18. Optional WRAML2 Subtests Picture Memory Recognition Subtest Subtest procedure: fifteen to twenty minutes following the original picture memory subtest, the client inspects mini-pictures and is asked whether the picture was part of a scene viewed earlier in the session.

    19. Reliability Of The WRAML2 Person and item separation reliabilities for each subtest of the WRAML2 Person reliabilities Core subtests range from .85 to .94 Optional subtests range from .56 to .93 These statistics give information about the test’s capacity to distinguish among a sample of persons on the basis of the total number of items answered correctly

    20. Reliability Of The WRAML2 Item separation reliabilities Six core subtests have item separation indices of either .99 or 1.00 Range of all subtests is .98 to 1.00 Item separation reliabilities indicate how well the items define the variable being measured. Standard scores of WRAML2: (M=100, SD=15) Subtest scaled scores: (M=10, SD=3)

    21. Reliability Of The WRAML2 Core Subtests

    22. Reliability Of The WRAML2 Optional Subtests

    23. Validity Of The WRAML2

    24. Interpretation Of The WRAML2 The standard errors of measurement are somewhat different for each of the core indexes. Verbal memory index generally showing the least variability Attention/concentration shows the most variability, especially for adults. Visual memory index, shows the greatest variability for the youngest participants General memory index, has less variability than any of it’s contributors.

    25. Interpretation Of The WRAML2 If the GMI is made up of index scores that are fairly close to each other, the GMI is the preferred statistic for reporting and interpretation. However, if there is significant variability between any of the three core indexes, then the GMI should probably be avoided as a summary statistic. Instead, the examiner should move to the next level of analysis, namely to the Verbal, Visual, and Attention/Concentration Index scores, despite their somewhat lower reliabilities.

    26. Interpretation Of The WRAML2

    27. Interpretation Of The WRAML2 The best strategy for selecting the soundest scores for interpretation is to use the test scores consisting of the most items. However, as the contributing scores increasingly differ, their average will increasingly misrepresent the client’s ability. The solution is to move down one interpretive level, although it causes decreased reliability. A twenty point difference between indexes seems substantial, although whether it will be noticeable clinically will likely depend on what the overall level of the client’s memory functioning is. Example: A person who achieves a Verbal Memory Index of 140 with a Visual Memory Index of 120 has differential memory ability on the test, but he/she may never notice the weakness in Visual memory because his/her weakness is at a level far above those in his/her age group.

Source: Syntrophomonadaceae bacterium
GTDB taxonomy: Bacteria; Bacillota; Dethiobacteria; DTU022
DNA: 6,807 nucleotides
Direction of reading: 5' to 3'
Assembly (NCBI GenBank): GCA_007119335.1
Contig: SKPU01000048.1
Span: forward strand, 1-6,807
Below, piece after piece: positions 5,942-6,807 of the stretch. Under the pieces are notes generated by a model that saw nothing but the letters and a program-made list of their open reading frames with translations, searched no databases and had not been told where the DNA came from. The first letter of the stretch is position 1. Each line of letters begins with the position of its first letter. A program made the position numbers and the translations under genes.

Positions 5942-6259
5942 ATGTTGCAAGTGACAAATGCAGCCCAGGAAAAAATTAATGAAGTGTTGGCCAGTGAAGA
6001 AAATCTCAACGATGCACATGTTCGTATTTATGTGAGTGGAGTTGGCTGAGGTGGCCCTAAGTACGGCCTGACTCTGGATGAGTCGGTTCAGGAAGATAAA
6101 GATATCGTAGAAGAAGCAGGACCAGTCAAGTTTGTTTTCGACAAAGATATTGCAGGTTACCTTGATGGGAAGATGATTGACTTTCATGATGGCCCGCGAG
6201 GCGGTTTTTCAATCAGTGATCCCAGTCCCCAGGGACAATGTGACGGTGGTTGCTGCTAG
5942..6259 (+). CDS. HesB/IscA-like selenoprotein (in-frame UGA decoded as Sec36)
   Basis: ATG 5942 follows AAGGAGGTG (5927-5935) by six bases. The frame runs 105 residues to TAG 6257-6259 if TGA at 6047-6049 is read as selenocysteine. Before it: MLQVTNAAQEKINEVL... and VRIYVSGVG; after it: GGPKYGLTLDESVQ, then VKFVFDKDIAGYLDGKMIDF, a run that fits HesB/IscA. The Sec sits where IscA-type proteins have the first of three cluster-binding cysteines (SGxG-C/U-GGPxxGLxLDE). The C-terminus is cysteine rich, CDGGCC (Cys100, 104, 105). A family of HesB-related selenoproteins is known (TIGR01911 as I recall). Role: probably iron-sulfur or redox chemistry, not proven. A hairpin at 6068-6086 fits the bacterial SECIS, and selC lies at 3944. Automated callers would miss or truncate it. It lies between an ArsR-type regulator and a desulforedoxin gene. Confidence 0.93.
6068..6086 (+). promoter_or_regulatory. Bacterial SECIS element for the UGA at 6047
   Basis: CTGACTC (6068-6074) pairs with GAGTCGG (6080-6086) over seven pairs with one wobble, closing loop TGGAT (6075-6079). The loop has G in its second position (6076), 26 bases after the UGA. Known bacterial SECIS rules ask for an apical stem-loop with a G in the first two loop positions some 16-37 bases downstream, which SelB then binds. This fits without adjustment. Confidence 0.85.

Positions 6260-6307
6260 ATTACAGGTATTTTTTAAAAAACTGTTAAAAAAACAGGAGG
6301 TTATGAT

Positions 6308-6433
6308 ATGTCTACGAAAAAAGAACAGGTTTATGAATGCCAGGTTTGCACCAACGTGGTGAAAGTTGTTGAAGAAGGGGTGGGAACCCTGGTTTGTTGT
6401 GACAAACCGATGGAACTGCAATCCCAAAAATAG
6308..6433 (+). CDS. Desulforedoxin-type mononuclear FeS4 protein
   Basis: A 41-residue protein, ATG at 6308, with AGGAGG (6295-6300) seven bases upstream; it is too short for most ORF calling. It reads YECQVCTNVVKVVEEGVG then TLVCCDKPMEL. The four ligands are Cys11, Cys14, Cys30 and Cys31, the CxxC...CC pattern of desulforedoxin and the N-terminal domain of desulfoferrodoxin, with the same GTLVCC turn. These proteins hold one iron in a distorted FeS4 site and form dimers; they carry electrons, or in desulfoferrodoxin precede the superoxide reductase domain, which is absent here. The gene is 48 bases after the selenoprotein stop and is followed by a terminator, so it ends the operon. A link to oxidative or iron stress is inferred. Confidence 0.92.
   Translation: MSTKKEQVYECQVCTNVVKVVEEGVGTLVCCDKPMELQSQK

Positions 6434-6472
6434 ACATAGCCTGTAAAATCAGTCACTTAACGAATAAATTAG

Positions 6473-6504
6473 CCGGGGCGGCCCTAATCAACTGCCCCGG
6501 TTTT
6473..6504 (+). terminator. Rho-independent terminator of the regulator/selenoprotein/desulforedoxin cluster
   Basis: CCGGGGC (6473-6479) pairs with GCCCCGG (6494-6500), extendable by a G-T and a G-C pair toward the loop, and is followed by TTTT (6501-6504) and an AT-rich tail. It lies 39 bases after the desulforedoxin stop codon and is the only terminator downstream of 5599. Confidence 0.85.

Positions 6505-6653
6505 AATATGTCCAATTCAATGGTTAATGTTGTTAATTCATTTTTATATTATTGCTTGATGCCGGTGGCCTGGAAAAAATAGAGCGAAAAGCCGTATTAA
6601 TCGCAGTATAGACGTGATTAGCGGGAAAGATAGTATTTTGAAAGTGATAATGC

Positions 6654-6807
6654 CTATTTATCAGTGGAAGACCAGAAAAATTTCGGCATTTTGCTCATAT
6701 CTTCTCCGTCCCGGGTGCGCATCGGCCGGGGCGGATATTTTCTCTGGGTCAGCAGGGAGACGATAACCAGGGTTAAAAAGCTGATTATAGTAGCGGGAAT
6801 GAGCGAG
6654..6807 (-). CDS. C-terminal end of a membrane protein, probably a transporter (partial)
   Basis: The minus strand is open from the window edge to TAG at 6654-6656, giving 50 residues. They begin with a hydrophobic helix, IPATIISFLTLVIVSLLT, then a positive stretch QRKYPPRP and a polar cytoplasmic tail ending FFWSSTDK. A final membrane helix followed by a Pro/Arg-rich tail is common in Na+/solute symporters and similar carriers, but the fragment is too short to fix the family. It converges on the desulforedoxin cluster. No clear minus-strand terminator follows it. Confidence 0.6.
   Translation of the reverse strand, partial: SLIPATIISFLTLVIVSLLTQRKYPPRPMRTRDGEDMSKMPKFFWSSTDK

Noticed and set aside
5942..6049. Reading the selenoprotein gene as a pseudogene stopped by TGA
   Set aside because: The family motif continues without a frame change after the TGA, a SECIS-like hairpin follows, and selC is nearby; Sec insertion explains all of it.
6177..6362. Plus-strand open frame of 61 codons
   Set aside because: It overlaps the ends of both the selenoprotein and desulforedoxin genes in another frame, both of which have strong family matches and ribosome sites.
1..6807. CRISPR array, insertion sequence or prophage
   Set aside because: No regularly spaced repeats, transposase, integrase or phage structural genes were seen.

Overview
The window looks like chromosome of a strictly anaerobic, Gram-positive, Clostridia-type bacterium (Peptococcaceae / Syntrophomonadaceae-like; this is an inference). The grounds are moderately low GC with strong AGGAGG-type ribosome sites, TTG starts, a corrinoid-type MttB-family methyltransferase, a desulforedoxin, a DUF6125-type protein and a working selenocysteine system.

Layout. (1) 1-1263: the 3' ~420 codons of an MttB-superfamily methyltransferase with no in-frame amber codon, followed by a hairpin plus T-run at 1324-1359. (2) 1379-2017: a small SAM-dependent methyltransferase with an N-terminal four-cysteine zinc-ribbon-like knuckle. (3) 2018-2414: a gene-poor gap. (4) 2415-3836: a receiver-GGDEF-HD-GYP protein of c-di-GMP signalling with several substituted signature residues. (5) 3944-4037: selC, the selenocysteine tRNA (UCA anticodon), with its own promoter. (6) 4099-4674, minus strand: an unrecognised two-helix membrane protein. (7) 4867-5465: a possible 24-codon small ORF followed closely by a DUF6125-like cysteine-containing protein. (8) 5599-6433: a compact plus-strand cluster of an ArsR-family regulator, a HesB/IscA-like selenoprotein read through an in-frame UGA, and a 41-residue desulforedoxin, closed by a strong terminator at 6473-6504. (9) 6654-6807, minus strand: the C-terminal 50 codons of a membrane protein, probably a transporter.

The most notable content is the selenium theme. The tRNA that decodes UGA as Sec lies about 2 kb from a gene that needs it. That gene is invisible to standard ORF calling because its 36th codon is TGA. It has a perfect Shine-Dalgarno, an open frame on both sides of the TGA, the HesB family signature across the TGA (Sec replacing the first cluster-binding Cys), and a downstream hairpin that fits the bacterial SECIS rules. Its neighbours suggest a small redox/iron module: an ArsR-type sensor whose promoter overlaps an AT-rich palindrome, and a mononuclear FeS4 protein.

28. Weaknesses Of The WRAML2 Concerns about test length and high risk of measurement error, resulted in the omission of long-term memory assessment from the WRAML2. The WRAML2 was standardized assuming all core subtests would be administered, because of examiner time pressure and limited stamina in clients, it is common for examiners to administer only portions of this or other tests. While clinically, there doesn’t seem to be a difference, the reader is reminded that empirically, it is unknown how this may impact a clients scores.

    29. Weaknesses Of The WRAML2 Although carefully and broadly standardized in the United States, the verbal sections of the WRAML2 would not be appropriate for non-English speaking populations. WRAML2 has very high reliability coefficients, but the scores continue to contain error variance, and inflexible cutoffs or major alterations in interpretation based on slight score variations should be avoided.

    30. Strengths Of The WRAML2 The WRAML 2 provides reliable coverage of more different memory functions for this age range then is available in any other co-normed standardized format. Reliability Person reliabilities Core subtests range from .85-.94 Item separation reliabilities Range of all subtests .98-1.00

    31. References Adams, Wayne. Essentials of WRAML2 and TOMAL2 Assessment Essentials of Psychological Assessment Series. Sheslow, David., Adams, Wayne.(2001). WRAML2 Wide Range Assessment of Memory and Learning Second Edition; Administration and Technical Manual.